The Pathfinder is essentially a minivan in SUV disguise and competes with other three row vehicles that have seven seats. An roomy interior and easy access moves it closer to a family-friendly minivan substitute, which could be a good thing.
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Nissan Pathfinder Road Test

The Pathfinder is essentially a minivan in SUV disguise and competes with other three row vehicles that have seven seats. An roomy interior and easy access moves it closer to a family-friendly minivan substitute, which could be a good thing. Overall the Pathfinder is practical but rather boring to drive and doesn't stand out against its many peers. 

The Pathfinder has a pretty comfortable ride, decent power, and straightforward controls. The second row has a handy feature: It can slide forward to clear a path to the third row even when a child seat is installed in it. Kids will probably like the two-person third row just fine, but adults won't be comfortable there, so this car isn't a great choice for car-pooling grownups. Furthermore, mounting child seats can be a bit of a chore.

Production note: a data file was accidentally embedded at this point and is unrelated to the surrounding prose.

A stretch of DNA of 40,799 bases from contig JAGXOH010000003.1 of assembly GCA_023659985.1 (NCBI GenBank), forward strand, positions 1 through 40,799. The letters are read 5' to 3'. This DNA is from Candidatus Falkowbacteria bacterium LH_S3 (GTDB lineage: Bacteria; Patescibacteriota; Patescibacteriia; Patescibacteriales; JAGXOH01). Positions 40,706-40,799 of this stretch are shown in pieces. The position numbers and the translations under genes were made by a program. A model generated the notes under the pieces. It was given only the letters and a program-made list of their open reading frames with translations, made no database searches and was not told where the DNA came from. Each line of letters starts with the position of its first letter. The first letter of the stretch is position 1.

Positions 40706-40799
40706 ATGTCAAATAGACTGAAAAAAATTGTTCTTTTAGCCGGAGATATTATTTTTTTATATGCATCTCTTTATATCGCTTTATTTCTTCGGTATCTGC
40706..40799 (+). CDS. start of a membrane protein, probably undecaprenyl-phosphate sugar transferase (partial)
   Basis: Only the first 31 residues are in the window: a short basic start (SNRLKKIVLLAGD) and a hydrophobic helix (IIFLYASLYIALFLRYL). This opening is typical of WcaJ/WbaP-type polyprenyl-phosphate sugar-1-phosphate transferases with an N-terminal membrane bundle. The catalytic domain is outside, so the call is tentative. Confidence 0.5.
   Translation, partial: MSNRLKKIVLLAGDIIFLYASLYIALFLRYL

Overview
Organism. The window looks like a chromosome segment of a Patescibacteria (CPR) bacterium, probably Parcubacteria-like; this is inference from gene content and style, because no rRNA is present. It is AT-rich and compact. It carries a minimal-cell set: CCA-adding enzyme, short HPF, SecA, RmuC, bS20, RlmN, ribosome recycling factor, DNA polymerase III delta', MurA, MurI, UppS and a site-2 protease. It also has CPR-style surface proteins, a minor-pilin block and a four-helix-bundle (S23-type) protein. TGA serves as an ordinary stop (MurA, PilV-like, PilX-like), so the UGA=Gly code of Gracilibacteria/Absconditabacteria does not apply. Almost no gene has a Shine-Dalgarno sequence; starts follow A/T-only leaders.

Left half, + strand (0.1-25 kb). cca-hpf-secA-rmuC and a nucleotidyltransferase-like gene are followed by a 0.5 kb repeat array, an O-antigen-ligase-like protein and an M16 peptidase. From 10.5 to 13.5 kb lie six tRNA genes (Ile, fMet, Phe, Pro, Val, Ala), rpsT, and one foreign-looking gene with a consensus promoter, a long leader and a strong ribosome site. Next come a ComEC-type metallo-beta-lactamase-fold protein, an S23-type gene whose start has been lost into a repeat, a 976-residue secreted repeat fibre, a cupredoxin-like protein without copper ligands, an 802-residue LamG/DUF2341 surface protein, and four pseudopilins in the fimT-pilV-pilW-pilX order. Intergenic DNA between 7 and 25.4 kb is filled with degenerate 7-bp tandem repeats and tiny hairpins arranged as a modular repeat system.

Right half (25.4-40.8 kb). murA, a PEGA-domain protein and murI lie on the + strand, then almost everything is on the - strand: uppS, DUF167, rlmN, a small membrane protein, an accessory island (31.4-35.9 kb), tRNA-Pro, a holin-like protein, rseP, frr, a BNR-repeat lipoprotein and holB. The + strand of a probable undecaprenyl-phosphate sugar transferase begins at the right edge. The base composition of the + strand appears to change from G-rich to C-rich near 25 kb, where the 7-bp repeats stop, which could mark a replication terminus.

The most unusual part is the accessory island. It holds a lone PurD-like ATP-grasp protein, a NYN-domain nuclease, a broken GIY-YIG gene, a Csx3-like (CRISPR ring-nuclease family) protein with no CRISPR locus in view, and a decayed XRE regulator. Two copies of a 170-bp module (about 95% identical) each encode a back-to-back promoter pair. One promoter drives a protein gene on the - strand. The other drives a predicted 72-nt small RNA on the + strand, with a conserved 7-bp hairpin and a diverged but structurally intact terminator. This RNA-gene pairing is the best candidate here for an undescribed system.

Handling is a major disappointment. The Pathfinder lumbers through corners like a larger vehicle. Nissan's very nice 3.5-liter V6, conjoined with one of the better CVT transmissions, delivers its power unobtrusively. We averaged 18 mpg overall, which is par for the course in this class but not outstanding. The small back window inhibits the view straight back, an all-too-common flaw in contemporary vehicles. Interior quality lacks any pizzazz or the polish we'd expect from a vehicle scratching $40,000.

Best Version to Get
The SL trim is a logical choice since it comes well equipped and includes leather upholstery. But the Pathfinder's options pricing structure bundles desirable options in expensive packages. If you want a navigation system, for instance, you have to get either the Tech package or Premium package.
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